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2 Improving adolescent HIV test completion in the clinical setting
  1. Debra Braun-Courville
  1. Vanderbilt University Medical Center


Background In 2018, 26% of new HIV diagnoses in the US were among youth 13–24 years of age; more than 50% had undiagnosed infections and were unaware they had HIV. Routine screening and targeted HIV testing is recommended for adolescents. Providers at the Adolescent and Young Adult Clinic at Vanderbilt order HIV testing based on standardized guidelines and clinical indicators, but completion of the laboratory test is not universal.

Objectives To improve the percentage of completed HIV tests within 1 week of ordering from 71.4% to >95% in the clinical setting by June 30, 2019.

Methods Interventions were tested and implemented over an 8-month period based on a key driver diagram created by the improvement team (figure 1). The primary outcome was percentage of adolescents aged 12 to 22 years who had HIV testing ordered and successfully completed the test within one week of order entry. Data was followed prospectively following the initiation of the project. Statistical process control charts were used to view and analyze data with special cause variation identified using Nelson rules.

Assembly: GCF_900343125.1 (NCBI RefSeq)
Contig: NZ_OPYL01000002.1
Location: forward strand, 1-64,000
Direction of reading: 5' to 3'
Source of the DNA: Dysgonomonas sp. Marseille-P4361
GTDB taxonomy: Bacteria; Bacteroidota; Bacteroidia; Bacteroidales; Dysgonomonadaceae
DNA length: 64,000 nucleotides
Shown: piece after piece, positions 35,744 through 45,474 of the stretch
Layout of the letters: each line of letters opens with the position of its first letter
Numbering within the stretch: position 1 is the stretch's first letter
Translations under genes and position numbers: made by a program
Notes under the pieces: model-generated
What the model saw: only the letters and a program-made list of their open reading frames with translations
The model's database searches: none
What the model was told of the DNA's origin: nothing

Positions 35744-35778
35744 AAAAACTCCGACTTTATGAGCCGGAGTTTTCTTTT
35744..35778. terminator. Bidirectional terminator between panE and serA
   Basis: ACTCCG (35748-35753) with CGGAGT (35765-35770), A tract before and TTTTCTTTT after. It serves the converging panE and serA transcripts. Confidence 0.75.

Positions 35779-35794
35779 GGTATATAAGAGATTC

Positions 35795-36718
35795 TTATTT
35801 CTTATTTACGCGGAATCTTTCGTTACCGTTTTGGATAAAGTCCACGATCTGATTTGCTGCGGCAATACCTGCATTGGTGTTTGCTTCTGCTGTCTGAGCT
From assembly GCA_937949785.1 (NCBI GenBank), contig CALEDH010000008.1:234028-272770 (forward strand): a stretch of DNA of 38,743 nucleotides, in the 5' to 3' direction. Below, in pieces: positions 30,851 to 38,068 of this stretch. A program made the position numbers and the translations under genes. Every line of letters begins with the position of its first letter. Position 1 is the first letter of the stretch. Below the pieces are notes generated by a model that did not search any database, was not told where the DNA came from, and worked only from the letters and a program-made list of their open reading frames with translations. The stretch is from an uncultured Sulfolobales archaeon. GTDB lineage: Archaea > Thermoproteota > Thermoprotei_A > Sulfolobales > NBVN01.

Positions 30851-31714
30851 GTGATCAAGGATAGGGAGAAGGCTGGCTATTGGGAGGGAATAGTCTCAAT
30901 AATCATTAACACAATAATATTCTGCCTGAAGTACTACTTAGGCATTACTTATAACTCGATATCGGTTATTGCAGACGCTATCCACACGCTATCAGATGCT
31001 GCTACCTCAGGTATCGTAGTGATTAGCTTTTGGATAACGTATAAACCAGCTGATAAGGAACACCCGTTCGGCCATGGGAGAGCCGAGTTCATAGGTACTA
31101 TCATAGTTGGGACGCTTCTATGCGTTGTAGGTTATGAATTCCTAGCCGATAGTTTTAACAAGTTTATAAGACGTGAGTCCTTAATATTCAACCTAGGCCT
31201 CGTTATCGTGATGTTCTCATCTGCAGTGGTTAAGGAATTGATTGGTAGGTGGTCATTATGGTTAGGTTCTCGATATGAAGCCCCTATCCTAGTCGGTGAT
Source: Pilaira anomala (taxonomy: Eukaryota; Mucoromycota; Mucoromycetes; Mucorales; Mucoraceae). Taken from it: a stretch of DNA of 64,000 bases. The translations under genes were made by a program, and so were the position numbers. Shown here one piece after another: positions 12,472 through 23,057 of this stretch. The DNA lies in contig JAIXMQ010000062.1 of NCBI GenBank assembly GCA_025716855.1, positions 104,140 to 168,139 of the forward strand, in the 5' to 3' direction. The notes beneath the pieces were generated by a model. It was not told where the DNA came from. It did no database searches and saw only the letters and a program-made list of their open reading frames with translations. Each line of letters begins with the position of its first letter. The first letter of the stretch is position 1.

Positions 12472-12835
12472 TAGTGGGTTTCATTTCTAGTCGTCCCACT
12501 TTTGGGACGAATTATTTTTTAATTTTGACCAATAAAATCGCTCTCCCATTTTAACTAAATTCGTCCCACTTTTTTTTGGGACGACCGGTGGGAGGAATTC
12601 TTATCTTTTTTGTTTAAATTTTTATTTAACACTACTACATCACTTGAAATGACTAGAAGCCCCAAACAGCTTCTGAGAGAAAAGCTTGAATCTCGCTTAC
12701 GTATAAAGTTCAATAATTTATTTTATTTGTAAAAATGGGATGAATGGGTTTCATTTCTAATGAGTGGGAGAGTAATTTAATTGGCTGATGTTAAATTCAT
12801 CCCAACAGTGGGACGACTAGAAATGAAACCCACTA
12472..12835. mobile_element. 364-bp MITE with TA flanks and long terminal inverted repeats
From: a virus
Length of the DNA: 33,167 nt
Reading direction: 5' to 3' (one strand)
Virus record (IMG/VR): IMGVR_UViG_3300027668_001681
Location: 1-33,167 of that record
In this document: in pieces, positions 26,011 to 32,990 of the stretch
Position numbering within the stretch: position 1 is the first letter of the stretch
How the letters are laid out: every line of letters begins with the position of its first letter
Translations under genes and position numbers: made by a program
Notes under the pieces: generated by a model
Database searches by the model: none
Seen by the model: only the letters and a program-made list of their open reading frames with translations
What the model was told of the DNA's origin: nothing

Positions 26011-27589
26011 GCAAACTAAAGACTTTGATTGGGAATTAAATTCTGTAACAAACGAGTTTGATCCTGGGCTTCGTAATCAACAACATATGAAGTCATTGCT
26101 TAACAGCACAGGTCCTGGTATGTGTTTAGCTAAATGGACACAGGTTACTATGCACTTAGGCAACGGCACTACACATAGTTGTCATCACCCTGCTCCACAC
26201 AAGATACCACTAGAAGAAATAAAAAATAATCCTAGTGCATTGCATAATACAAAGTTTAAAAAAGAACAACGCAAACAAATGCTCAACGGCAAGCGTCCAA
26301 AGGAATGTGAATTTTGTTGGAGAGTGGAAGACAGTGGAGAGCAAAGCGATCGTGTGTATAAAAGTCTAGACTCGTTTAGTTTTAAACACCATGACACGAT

Results 71.4% of patients completed the ordered HIV test at baseline (July-September 2018). Adolescent-specific educational and behavioral modification strategies were tested to improve laboratory completion rates. Provision of in-clinic phlebotomy services as well as oral HIV testing facilitated project success. After several plan-do-study-act cycles, which included behavioral interventions as well as clinic-wide system modifications, special cause variation was achieved and 96.1% of patients completed HIV testing within 1 week of order entry. This completion rate has been successfully maintained for more than 12 months post-interventions (figure 2).

Abstract 2 Figure 1

Key driver diagram

Abstract 2 Figure 2

Control chart

Conclusions Educational interventions in the absence of robust behavioral modification tools may have limited availability in practice. Data can drive patient improved outcomes and allow teams to expand in-clinic services to improve the delivery of care.

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